Tracheal collapse is a degenerative, progressive and, more than likely, genetic condition in dogs that primarily affects the Chihuahua, Lhasa Apso, Pomeranian, Shih Tzu, Toy Poodle, and Yorkshire Terrier.
What is tracheal collapse?
Two types of tracheal collapse have been identified.
Traditional – The trachea (windpipe) has horseshoe-like cartilage rings that maintain its structure. Eventually, they start to lose strength and flatten. The rings morph from a bowl shape to a gravy boat. Signs typically start between the ages of four and fourteen. The level of degeneration is graded between 1 (25% collapse) and 4 (90% collapse). Studies have illustrated that dogs with tracheal collapse have decreased amounts of proteoglycans, glycosaminoglycans and glycoproteins.
Malformation – Present primarily in younger Yorkies. Instead of soft cartilage, it is a hard piece of cartilage that is always static/less flexible.
The collapse can cause a dry cough, labored breathing, wheezing, gagging, retching, or vomiting. The most common telltale sign is a ‘goose honk’. These signs can be episodic and induced in times of anxiety, stress, excitement, post-meal, in hot and humid temperatures, or from a constriction such as a collar. In some dogs and due to the level of degradation of the rings, labored breathing and other signs can become constant.
It is important to note that tracheal collapse is not classified or considered a part of the brachycephalic obstructive airway syndrome (BOAS) complex even though some of the afflicted breeds are considered brachycephalic. Tracheal collapse can be secondary or caused by a BOAS condition.
Tracheal hypoplasia is associated with BOAS. This condition is most commonly diagnosed in English Bulldogs. It involves a narrow trachea and generally entails overlapping cartilage rings.
In summary, tracheal collapse: rings do not encircle the trachea and start to degenerate over time. Hypoplasia: narrow trachea. Both conditions can make breathing difficult.
Tracheal collapse is typically diagnosed with radiography or fluoroscopy (real time moving images).
Medical Management, Surgical Management and Stents
Chick Weisse, VMD specializes in interventional radiology and endoscopy at Schwarzman Animal Medical Center (SAMC). He gave an objective presentation a few years ago about symptoms, medical management, surgery, stents, and potential complications. We would encourage anyone who is interested in tracheal collapse to watch it. The video can be found in the middle of the webpage titled “Tracheal Collapse in Dogs”. We provide a snippet of the information he covers below.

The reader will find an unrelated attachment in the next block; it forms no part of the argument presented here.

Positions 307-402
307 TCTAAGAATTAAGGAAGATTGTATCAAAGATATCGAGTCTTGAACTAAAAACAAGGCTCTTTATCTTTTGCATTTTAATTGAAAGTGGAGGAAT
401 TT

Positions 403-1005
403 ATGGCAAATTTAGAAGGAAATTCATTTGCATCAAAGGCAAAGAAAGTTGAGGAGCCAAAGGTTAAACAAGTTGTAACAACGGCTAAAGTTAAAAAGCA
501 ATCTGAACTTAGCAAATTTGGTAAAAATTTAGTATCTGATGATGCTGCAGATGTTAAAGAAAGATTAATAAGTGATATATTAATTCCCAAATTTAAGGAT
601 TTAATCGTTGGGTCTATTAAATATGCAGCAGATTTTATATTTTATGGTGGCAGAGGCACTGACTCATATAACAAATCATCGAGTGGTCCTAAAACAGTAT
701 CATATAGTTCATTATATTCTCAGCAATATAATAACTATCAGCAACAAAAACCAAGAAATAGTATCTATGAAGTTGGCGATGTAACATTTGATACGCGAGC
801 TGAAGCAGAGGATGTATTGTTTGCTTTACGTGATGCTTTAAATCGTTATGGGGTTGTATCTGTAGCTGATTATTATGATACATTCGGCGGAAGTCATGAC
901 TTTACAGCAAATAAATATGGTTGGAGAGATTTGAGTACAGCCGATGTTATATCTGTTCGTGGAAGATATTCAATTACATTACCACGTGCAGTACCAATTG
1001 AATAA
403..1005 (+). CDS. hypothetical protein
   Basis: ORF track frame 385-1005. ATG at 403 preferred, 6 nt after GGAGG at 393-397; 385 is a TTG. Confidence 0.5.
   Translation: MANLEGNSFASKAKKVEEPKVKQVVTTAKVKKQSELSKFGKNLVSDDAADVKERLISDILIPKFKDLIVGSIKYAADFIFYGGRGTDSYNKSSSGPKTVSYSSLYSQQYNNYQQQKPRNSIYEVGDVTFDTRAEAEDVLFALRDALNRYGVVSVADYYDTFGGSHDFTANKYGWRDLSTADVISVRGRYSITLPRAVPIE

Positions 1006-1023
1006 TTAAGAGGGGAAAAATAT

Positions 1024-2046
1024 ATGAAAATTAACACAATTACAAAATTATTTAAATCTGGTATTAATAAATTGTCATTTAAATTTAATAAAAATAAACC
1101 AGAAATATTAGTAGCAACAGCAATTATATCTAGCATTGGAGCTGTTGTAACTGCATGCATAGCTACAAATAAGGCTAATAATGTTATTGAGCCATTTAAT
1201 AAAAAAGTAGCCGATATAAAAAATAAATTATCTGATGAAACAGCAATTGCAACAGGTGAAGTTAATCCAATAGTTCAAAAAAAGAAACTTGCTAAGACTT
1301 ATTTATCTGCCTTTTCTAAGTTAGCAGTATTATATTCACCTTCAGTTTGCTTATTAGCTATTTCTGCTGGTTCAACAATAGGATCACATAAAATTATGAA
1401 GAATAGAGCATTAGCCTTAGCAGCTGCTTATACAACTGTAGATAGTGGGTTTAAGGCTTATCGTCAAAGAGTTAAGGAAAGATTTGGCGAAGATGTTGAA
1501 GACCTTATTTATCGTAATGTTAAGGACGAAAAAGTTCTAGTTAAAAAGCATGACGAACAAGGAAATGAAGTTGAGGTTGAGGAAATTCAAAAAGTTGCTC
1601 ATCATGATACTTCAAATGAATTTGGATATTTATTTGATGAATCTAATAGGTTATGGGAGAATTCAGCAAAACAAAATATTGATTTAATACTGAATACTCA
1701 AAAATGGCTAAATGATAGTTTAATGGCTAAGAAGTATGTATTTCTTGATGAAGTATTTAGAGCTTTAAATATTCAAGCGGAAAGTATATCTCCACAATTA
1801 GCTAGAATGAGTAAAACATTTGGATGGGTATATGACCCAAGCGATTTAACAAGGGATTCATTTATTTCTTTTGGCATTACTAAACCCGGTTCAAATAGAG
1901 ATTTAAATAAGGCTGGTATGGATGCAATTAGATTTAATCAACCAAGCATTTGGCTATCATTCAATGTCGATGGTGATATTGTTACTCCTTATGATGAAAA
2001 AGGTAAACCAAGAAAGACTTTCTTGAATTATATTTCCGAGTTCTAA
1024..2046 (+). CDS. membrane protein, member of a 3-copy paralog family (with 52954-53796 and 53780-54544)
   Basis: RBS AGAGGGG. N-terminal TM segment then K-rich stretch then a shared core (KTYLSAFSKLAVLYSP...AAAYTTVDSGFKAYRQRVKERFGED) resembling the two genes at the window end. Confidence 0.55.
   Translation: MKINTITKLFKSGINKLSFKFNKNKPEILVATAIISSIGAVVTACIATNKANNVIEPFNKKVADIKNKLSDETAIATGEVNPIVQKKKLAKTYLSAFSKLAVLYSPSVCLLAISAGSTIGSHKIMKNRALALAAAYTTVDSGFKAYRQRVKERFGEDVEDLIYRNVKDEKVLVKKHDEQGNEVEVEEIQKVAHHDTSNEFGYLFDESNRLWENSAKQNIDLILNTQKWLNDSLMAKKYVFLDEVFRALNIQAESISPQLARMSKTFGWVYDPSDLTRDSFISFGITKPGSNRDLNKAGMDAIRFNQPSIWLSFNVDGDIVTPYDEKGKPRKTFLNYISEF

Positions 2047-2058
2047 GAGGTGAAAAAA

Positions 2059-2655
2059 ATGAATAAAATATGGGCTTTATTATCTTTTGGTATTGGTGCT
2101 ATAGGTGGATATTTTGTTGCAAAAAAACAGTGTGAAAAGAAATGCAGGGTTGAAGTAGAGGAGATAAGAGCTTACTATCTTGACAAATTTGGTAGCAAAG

Medical Management – Conventional medication management involves antitussives (cough suppressants), anti-inflammatories (corticosteroids like prednisone), antimicrobials (antibiotics), bronchodilators, anxiolytics (anti-anxiety) or sedatives.
A veterinarian may prescribe one or several depending on the companion dog’s condition.
Corticosteroids for the management of tracheal collapse (and many other conditions for that matter) are an increasingly unpopular choice. They increase the risk of bacterial infection, the respiratory rate, and induce weight gain.
Antibiotics should not be prescribed until a culture is taken to ascertain the presence of a bacterial infection.
Bronchodilators might help, but could also be harmful.
For alternatives or complements to conventional medical techniques, researchers at Chiang Mai University in Thailand have been studying acupuncture and certain polyunsaturated fats to improve the quality of life for dogs with tracheal collapse. Definitely be on the lookout for more studies from them.
Surgical Management – Extraluminal ring prosthetics are placed around the trachea. This is typically only for cases with refractory, unresponsive, or severe tracheal collapse.
Stents – Endoluminal stents are not considered surgery and are noninvasive. A stent is placed inside the trachea to maintain structure and airflow.
Dr. Weisse and the veterinary team at SAMC gather and provide a wealth of information on the state of the patient at presentation, as well as short-, mid- and long-term medical management and stent outcomes of patients. While many retrospective analyses are available, those are finite. SAMC, on the other hand, continuously updates its database and shares it with the public and veterinary community.